In the Eden story, humankind’s attempts to grasp God’s knowledge results in Adam and Eve’s expulsion from paradise into a world of constant struggle and death.  No longer are we pampered children in a garden of plenty: we have to be farmers, clerks, and soldiers struggling for some venal king or CEO who always wants a bigger palace. Our drive for knowledge and self-mastery is constantly undone by our self-defeating need for social ascendancy.  Yet without social ascendancy we are unable to grapple with problems of planetary scale engineering which we will soon need to stay alive (much less to move onward to other worlds).  This is a paradox.  Look what happened to the United States (in case you are reading this essay on a blackened parchment found in some ruins, we have been shamefully taken over from within by a risible strongman who loves pomp more than the pope himself does).   Trying to grasp the powers of the creator will not work unless we can master ourselves.  Doing so always requires political struggles which supersede the important things (science and engineering…and the underlying creative animus which gives context to fundamental knowledge).

1200px-Fischer_und_Frau.jpg

Although…there are literary critics who argue that the flounder gave the fisherman and his wife what they asked for with the last wish.  When last seen in the Bible (in the New Testament), God had come to Earth as a poor human.  Perhaps the fisherman and his wife are happy enough as ordinary garden-variety humans. We can’t go back to the garden of Eden and live as dumb happy subordinates…or can we?  I sure spend a lot of time arguing with fundamentalist Christians and with utopian left-leaning environmentalists about why we need space colonies.  There are a lot of people who don’t want to move forward anymore.  In their vision, we can put aside some of our gifts and just exist?  I am maybe mischaracterizing this, but it sounds ridiculous to me: we are like a shark.  If we stop moving for any length of time we’ll just die.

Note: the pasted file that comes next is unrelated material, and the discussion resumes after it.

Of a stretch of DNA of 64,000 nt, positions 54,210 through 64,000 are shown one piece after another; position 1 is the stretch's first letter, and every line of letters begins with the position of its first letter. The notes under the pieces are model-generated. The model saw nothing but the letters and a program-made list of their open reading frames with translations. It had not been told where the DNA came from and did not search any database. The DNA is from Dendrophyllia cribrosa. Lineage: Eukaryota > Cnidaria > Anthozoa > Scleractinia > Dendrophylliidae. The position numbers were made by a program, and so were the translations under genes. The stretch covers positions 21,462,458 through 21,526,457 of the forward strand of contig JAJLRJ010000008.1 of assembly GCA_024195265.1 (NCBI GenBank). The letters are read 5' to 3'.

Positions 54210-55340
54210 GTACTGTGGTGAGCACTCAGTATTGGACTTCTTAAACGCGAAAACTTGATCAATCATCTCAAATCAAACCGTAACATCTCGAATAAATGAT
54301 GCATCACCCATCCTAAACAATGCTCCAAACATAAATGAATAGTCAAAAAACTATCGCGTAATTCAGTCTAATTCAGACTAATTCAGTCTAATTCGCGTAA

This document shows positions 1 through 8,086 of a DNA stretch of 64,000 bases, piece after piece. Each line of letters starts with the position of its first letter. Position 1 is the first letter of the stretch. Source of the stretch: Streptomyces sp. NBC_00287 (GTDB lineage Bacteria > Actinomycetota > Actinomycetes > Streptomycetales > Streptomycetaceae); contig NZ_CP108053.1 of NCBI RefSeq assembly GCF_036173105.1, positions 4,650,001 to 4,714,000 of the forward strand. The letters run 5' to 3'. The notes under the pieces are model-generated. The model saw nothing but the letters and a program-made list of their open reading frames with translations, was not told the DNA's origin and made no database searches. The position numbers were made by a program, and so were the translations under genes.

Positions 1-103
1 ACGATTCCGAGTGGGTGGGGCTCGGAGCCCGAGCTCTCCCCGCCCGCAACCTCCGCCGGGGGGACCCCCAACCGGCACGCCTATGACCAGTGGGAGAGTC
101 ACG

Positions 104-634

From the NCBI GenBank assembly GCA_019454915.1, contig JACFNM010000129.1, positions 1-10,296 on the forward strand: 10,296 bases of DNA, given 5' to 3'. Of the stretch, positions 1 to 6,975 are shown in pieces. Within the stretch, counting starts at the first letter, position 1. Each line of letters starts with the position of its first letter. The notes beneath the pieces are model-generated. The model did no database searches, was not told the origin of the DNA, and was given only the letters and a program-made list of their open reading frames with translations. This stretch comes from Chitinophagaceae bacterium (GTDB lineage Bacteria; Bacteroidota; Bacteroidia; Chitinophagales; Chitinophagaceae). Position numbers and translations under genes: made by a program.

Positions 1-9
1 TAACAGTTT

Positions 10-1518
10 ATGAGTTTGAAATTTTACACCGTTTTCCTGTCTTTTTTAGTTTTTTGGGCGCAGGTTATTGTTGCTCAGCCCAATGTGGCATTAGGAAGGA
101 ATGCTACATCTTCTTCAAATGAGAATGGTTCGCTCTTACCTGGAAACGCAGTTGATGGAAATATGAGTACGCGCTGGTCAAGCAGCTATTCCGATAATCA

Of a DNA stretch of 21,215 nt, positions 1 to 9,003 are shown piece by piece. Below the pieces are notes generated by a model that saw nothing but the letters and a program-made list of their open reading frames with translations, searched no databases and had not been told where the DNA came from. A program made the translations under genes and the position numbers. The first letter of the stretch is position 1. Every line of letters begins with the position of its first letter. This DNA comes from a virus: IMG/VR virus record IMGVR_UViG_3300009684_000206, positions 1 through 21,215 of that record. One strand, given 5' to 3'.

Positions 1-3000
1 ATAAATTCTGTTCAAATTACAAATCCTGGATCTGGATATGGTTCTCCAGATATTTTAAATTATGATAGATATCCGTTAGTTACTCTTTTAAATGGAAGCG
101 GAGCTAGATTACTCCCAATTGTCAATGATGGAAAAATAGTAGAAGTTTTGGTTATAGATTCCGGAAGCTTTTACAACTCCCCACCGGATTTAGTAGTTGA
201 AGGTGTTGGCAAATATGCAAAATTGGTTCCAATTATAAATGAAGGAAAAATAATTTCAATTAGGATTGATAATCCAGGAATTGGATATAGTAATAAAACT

So why do we need a space colony anyway?  It is perilously close to the religious vision of heaven: living in the sky in a magical city where everyone exists in perfect harmony.  Did I escape the hegemony of Judeo-Christian hierarchies only to try to recreate that hierarchy with science and engineering (that is a very legitimate reading of contemporary society too).

I don’t have the answers to these questions and I see the plastic detritus and toxic waste of our struggles blotting out the natural world we depend on. Maybe we can hook the flounder one last time and ask for an explanation (that is what my weird art is about, by the way).  Or maybe we must trudge on from Eden as best we can, looking for a paradise which will never be more than a mythical archetype.  Yet I like snakes, and I didn’t see the serpent’s words as inherently untrue.  Also, from a literary perspective, why would God even create such a tree, if we weren’t supposed to eat of it. A divinity that wanted obedient little children forever could have done things very differently.  Growing up is hard and sometimes involves painful disagreements with your parents (and some people can’t do it at all).  But here we are, with the strengths of all of the beasts, and the knowledge of good and evil.  We must throw down our strongmen and false gods (gods are all metaphors, people, for goodness sakes!) and reach farther and think deeper than ever before. Eden is lost, but our arms are growing longer.  We can reach forth from here, to other worlds, or we can squabble like children for petty status objects until we destroy ourselves with the foolish struggle.  Metaphors or no, all individual humans are going back to the mud anyway, but while we are alive we can redeem ourselves: we can save the earth (and all its lovely animals) and we can give our children everything, if we can just ask the right thing…

657e0beaffa2369a64efd3ca896dca5c

1

The Fisherman and His Wife

Jacob and Wilhelm Grimm